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    "I cannot say enough good things about [Former Manager]" Best reply. HR people will know what you mean.
    – PeteCon
    Commented Jan 2, 2019 at 16:32
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    This seems really passive aggressive. Why not simply say what you mean: "so-and so's management style isn't a good fit for me".
    – user48276
    Commented Jan 2, 2019 at 16:40
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    DanK: But that’s not what he means.
    – gnasher729
    Commented Jan 2, 2019 at 16:45
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    @DanK "A man about to tell the truth should keep one foot in the stirrup" - Mongolean proverb....... So, if he tells them what he REALLY means, being that his boss is a racist/sexist/homophobic...whatever and his entire team is against him, he will be given the boot and probably have a reputation that follows him. NOT a good idea Commented Jan 2, 2019 at 17:02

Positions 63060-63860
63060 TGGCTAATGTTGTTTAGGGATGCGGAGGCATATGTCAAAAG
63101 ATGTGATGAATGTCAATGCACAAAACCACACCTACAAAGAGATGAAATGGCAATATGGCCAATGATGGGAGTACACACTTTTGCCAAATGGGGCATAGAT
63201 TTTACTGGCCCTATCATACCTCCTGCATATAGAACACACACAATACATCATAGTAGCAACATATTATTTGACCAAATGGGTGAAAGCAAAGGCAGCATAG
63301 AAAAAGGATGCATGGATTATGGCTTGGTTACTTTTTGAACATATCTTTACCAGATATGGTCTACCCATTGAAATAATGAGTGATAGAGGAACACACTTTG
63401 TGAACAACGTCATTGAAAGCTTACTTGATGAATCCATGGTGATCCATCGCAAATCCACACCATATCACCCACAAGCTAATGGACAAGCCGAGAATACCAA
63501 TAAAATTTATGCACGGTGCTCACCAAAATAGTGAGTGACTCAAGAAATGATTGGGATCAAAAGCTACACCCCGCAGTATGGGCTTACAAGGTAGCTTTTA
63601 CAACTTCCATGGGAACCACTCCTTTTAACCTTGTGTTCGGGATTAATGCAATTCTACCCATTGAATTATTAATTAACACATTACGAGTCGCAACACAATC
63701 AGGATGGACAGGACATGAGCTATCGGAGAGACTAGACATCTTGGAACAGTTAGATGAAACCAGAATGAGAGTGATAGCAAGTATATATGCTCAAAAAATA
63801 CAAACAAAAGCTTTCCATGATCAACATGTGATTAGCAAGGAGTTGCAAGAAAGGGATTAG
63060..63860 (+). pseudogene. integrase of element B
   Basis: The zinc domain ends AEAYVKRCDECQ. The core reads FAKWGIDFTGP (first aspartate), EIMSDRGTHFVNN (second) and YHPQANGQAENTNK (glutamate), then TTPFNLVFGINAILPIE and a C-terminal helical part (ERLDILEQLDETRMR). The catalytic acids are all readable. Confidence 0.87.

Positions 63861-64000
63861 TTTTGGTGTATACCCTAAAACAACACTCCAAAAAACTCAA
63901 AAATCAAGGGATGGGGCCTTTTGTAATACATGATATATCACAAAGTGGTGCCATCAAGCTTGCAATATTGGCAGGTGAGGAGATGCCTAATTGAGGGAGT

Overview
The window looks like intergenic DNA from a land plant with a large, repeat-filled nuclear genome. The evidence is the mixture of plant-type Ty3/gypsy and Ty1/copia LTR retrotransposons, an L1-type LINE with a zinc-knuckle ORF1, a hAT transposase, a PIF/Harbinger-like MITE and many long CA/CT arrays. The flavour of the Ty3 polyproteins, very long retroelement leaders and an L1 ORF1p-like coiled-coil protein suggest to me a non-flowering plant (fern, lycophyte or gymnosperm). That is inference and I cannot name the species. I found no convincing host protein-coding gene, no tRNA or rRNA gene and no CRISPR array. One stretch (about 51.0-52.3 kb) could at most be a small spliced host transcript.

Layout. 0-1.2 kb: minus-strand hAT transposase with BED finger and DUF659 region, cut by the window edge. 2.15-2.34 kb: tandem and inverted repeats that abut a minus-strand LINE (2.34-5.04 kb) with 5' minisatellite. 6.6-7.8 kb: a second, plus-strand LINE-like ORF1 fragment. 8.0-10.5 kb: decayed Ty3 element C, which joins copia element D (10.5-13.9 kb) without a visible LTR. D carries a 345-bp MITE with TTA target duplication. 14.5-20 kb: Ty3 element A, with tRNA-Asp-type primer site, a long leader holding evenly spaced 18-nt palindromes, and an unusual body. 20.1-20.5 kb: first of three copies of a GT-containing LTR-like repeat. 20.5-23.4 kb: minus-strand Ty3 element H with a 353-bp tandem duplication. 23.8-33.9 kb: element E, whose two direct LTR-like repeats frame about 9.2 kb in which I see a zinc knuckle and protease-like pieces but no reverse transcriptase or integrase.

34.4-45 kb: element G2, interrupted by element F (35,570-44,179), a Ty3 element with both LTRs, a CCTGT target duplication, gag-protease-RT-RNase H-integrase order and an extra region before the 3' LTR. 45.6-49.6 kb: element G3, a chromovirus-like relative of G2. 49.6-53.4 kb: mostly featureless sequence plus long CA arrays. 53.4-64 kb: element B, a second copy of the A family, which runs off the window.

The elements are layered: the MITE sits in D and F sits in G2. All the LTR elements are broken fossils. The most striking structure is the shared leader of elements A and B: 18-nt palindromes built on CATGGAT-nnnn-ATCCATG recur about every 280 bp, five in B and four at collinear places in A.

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    "Unique and memorable management style" ... Then there,s the old British slander, "I have no opinion of person X". Commented Jan 3, 2019 at 5:15

Bear in mind that you can have the official interview, but also have a quiet chat as well.

The exact approach will depend on your relationships and the approachability of the Big Bosses.

Your former manager is already or is becoming a Big Boss.

Reach out to him. Thank him for the leadership he showed to you. You might be able to ask him to talk through this problem with you. Certainly being pro-active here helps you get the reference you want. You show this guy you are aligned with his values, and that will resonate with him.

I can tell you :